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Editor’s Pick: 3D Systems’ ProJet CPX 3000 3D Printer Uses 100% Wax

By Anthony J. Lockwood

Dear Desktop Engineering Reader:

There’s nothing new about using wax as a material for 3D printing. It’s been a concept material for years now. But what is new about 3D Systems Corporation’s just-announced ProJet CPX 3000 digital printing system is that it is built for creating wax patterns for investment castings. This is interesting on a number of levels, in particular its accuracy and stacking capabilities, the latter said to be a first for all-wax 3D printers. Now, join that with 3D printing’s ability to build multiple parts on the same build platform simultaneously, and you’re talking high efficiency. And that’s what the ProJet CPX 3000 is about.

Good old wax patterns are terrific for the fine details and excellent surface qualities that precision investment casting requires. The advantage of using 3D printing for wax patterns has been the ability to design in runners and risers, even cooling channels, thus eliminating lots of tooling. Another often-overlooked advantage is that you no longer have to play with a thermometer to make sure you have the wax at the right temperature for melting, conditioning, and injection as if you were some machining Goldilocks. The machine handles that for you.

But it was still low-volume wax patterns for investment casting. The ProJet CPX 3000 is designed to be both detail-oriented and fast. Its high-definition mode prints 40-micron layers at high-speed, giving you detailed small to large parts with excellent surface finish. The ProJet CPX 3000’s "extreme" high-definition mode prints 16-micron layers for production parts with the detailed features common in many micro-casting applications. Accuracy detail ranges from between 0.001 to 0.002 in. per inch of part dimension. The ProJet CPX 3000 provides for part nesting and stacking, while making use of its entire build volume, which, depending on your operating mode, can be as large as 11.75 x 7.3 x 8 inches. It can build multiple parts at the same time, and the ProJet CPX 3000 operates without attendants.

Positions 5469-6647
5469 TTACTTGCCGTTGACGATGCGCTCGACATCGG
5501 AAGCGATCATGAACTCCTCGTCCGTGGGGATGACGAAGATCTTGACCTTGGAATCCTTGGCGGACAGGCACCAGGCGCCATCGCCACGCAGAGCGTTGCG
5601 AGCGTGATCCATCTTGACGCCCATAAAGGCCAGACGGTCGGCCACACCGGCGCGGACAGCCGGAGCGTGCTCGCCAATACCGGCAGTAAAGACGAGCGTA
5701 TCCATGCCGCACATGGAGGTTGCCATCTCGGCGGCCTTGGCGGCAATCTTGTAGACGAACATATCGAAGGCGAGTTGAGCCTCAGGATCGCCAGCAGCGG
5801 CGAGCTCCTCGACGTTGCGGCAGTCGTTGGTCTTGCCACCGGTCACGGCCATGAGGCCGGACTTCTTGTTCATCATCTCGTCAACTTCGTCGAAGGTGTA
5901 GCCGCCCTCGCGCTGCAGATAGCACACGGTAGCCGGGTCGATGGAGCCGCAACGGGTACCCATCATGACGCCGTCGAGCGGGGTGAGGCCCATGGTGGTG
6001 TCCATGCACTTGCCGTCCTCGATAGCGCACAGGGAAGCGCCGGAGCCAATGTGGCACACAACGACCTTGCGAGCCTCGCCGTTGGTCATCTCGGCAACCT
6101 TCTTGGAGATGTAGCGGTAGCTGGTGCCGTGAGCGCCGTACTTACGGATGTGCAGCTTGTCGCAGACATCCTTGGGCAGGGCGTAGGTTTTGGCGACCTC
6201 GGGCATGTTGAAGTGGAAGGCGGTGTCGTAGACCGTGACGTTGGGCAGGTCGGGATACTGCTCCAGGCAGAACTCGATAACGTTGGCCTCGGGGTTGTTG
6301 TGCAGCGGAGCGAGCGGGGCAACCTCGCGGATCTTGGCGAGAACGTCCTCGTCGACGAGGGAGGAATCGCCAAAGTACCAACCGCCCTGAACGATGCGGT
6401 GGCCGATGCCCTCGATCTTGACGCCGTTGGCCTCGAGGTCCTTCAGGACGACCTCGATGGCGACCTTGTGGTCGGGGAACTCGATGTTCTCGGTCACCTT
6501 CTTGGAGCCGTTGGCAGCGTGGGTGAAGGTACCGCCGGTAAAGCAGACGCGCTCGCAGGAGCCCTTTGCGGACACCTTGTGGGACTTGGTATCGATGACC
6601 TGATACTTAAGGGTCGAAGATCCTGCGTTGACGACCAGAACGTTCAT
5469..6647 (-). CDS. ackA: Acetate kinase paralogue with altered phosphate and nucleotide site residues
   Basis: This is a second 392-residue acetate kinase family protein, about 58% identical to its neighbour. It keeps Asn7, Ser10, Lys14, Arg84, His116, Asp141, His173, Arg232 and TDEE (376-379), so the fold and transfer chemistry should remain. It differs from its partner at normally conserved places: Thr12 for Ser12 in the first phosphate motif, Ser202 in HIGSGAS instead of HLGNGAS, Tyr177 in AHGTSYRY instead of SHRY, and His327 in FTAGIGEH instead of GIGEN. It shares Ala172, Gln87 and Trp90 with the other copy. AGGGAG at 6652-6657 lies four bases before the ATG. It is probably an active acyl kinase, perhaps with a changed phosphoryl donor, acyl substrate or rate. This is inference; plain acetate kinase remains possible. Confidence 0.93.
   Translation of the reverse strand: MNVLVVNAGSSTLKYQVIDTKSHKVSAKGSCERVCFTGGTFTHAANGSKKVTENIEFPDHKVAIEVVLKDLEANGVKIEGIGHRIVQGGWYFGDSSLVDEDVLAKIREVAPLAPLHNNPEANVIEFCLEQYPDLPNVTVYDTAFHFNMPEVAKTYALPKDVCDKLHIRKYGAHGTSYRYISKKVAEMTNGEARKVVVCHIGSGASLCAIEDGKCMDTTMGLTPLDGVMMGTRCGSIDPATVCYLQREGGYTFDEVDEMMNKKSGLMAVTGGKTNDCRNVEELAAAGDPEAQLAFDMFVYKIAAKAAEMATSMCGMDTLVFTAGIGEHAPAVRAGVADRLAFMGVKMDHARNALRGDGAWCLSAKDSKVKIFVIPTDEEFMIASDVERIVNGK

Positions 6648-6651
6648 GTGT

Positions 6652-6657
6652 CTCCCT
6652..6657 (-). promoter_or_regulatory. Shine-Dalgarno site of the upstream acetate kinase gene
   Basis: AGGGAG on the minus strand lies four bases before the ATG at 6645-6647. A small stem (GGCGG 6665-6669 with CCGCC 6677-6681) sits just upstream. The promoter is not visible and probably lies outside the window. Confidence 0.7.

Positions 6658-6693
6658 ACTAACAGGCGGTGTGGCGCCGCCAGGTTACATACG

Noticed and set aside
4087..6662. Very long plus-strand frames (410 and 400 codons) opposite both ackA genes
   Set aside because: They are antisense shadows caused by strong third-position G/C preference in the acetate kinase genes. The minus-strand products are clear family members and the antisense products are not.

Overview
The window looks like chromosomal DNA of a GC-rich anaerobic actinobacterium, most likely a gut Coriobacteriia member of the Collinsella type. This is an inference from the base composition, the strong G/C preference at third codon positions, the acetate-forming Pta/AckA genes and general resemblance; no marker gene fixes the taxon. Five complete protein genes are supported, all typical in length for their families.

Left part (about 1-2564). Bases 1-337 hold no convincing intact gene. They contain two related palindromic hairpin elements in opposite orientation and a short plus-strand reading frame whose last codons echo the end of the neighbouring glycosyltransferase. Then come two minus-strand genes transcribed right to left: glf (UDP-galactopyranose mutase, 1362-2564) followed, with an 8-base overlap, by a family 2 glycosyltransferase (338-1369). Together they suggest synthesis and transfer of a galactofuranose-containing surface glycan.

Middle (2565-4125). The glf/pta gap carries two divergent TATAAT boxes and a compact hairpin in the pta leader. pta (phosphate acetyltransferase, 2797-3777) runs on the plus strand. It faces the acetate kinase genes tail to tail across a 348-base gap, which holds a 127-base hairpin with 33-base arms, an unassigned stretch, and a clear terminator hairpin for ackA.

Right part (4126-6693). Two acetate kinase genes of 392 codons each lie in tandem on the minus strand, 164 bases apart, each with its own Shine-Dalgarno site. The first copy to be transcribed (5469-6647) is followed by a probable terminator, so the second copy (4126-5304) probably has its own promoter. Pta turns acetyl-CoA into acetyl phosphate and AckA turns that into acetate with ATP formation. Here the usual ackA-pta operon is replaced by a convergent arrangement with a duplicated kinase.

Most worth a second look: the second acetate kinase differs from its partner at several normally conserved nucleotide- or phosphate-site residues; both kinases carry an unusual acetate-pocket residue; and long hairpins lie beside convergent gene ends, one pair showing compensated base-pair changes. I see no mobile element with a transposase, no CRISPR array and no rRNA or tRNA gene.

Foundries are starting to win a line of business back from overseas with their low-volume, precise investment castings. Rapid manufacturing systems have been key to this because they let you create a mold quickly from digital data. But the problem with this has been that you’re going direct from digital to sand or metal, which, although they produce good details, have rough surfaces. The ProJet CPX 3000 gives you the fine details that you can only get from lost-wax investment casting with the speed and productivity that you can only get with rapid manufacturing. Check out today’s Pick of the Week write-up for more details and links to additional information.

Thanks, pal. — Lockwood

Anthony J. Lockwood
Editor at Large, Desktop Engineering Magazine

About Anthony J. Lockwood

Anthony J. Lockwood is Digital Engineering's Editor-at-Large. Contact him via de-editors@digitaleng.news.